Bill to Prohibit Location-Based Business Discrimination Passes First Reading

YERUSHALAYIM -

The Knesset on Wednesday took up the issue of discrimination against Yehudah and Shomron, though this time not as practiced by other countries but by companies inside Israel itself.

In a preliminary reading, the Knesset approved legislation to prohibit location-based discrimination. Nationwide businesses that refuse services to certain parts of the country would be liable to penalties up to 50,000 shekels, without proof of damages, The Jerusalem Post reported.
The bill, proposed by MK Shuli Moalem-Refaeli (Bayit Yehudi) states that customers who face location-based discrimination could sue businesses for up to NIS 50,000, without proof of damages.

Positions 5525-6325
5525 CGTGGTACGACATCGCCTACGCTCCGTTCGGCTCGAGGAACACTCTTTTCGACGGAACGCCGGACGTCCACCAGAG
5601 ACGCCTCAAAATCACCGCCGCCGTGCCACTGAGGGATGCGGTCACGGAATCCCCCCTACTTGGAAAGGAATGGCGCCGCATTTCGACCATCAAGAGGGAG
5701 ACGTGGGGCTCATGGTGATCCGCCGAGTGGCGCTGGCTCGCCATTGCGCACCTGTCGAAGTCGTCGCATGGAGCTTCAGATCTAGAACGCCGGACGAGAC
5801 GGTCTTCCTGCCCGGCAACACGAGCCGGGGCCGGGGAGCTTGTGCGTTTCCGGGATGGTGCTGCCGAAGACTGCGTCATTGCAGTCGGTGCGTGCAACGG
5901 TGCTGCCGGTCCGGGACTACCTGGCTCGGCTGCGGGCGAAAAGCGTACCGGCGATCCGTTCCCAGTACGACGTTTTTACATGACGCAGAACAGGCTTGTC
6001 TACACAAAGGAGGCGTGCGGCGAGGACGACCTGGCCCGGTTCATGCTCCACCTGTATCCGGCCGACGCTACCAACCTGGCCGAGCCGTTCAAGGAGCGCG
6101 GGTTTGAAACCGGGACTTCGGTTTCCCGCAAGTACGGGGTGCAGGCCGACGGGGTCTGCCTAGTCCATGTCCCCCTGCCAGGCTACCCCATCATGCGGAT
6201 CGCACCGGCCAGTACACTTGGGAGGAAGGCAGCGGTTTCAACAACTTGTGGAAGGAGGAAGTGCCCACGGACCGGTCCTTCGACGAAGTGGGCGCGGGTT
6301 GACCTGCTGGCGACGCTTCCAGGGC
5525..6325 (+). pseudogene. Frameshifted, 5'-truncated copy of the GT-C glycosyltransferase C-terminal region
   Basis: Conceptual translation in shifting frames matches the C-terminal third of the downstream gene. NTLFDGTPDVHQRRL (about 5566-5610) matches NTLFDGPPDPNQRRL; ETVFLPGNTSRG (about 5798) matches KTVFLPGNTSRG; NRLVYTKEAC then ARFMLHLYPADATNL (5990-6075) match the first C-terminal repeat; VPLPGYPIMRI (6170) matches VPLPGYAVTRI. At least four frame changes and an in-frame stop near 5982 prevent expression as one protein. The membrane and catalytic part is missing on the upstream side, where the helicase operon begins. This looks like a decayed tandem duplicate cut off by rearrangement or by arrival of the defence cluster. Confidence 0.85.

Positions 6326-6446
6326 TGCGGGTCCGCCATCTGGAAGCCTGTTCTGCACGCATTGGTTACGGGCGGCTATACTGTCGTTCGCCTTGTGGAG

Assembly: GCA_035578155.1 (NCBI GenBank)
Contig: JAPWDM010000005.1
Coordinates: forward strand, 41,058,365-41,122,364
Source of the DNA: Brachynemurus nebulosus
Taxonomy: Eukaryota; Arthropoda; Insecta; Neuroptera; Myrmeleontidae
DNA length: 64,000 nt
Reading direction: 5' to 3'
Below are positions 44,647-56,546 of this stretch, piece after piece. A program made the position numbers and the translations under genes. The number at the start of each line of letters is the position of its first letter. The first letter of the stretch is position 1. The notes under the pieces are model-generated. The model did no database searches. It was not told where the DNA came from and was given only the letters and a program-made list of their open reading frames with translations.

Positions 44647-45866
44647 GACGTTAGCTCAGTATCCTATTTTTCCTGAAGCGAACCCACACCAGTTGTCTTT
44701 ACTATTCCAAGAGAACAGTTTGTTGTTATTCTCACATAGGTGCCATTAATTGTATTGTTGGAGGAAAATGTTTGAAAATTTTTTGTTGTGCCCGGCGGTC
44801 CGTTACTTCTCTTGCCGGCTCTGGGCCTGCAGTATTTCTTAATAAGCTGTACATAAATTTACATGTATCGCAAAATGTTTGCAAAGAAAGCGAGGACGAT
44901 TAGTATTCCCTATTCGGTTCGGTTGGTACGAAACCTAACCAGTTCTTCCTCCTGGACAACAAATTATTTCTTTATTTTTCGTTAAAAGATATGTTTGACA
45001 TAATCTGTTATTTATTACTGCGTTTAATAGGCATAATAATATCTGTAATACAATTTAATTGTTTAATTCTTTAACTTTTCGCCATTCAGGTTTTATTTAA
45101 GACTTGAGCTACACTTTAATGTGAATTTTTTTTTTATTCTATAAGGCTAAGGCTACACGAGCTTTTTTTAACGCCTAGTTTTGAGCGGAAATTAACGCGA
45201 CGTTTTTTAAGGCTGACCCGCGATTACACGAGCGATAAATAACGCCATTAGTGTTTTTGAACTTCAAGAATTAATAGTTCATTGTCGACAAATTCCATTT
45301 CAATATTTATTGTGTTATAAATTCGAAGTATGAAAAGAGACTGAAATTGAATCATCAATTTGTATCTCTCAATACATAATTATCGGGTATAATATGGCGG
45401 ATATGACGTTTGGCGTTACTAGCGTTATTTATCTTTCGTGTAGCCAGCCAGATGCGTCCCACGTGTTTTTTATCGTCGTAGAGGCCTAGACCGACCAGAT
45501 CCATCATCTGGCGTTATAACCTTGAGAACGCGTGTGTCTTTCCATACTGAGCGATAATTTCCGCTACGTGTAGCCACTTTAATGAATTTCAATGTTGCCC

“Whoever lives over the Green Line,” explained MK Shuli Moalem-Refaeli (Jewish Home), “knows well the policies of many companies that deliver products or provide services and discriminate against a broad population group…based on the customers’ place of residence.”

The bill would apply to businesses with at least 100 employees, if they provide services in one location, but not another that is equidistant from it. Exception would be made for legitimate security and other concerns.

Moalem-Refaeli, who lives in Gush Etzion, pointed out that residents of Arab villages and people living in remote areas of the periphery often face the same problem.